Spoleto guest Jean Krugman, 70, saw the 19th-century Tchaikovsky opera “Eugene Onegin” on June 1, and claimed the entire crowd was “spellbound.” This production included video elements and modern dance choreography, and it benefited from excellent singing across the board.

“I always watch the audience, and nobody moved, especially during her arias,” she said of soprano lead Natalia Pavlova.

The festival-favorite chamber music series also drew generous crowds for their twice-daily recitals, and often evoked audible “oohs” and “aahs.” Chamber series director and violinist Geoff Nuttall, once called “The Jon Stewart of chamber music” in a New York Times profile, captivates audiences with his humorous and interesting historical encapsulations.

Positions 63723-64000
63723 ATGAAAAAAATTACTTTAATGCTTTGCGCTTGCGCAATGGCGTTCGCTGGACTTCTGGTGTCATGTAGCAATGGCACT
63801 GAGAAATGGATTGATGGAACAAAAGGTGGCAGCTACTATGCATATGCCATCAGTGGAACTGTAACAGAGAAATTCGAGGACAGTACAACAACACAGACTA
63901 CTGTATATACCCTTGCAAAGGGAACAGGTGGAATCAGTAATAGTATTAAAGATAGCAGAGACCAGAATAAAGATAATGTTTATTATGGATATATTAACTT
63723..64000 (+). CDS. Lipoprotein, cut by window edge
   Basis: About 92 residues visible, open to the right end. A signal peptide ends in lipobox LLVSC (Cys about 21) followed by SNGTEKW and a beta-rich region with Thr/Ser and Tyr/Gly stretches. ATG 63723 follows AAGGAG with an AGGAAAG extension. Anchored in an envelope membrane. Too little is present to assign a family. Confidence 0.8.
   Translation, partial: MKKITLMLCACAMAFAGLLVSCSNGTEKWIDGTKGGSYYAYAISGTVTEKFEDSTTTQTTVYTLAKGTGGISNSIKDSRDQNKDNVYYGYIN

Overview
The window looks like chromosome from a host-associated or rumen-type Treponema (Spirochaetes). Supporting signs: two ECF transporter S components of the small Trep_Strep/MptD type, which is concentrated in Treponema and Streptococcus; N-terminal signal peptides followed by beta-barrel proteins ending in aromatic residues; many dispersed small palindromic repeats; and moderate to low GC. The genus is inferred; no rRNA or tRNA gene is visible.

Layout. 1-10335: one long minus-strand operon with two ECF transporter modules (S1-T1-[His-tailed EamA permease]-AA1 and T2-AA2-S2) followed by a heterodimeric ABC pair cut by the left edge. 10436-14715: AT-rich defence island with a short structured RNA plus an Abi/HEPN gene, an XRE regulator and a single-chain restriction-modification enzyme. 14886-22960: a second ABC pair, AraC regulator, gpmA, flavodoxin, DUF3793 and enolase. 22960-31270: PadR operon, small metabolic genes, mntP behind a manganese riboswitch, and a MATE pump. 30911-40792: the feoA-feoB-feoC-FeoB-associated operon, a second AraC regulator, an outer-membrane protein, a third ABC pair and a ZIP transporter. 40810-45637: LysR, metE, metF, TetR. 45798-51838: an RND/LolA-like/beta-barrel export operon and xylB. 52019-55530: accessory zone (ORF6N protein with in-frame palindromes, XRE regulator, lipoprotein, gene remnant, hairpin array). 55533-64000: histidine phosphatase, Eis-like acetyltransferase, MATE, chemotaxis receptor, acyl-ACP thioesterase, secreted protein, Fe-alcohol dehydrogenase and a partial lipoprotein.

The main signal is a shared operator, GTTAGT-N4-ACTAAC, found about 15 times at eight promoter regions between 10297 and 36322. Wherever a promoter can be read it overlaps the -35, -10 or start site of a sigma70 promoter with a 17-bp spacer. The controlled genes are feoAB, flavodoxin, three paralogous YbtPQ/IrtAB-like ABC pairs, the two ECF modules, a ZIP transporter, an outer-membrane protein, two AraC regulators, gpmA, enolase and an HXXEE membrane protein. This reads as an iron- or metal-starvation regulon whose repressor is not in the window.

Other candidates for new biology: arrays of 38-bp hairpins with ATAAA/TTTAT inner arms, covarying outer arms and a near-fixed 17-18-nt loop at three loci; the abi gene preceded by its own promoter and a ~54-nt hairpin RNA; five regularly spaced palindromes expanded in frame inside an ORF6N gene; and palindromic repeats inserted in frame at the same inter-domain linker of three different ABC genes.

At the end of Program VII, Nuttall half-joked to the audience that they could leave during the final movement of Handel's Concerto Gross in D Major, since the ensemble was playing a sort of "exit music." But no one did. Patrons stayed to give a standing ovation.

The chamber music series incorporates several contemporary works into its programming, and some of this music challenges the ear, yet chamber music audiences often respond with enthusiasm. Is it because the pieces don't last long? Or is it because the music is genuinely appealing? And why will patrons applaud with vigor at an esoteric work by, say, resident composer Jaroslaw Kapuscinski or American composer Suzanne Ferrin, but walk out of the opera "Quartett"?

What makes a piece of art "experimental" or difficult to love? Its newness? Its duration? Its musical or philosophical language?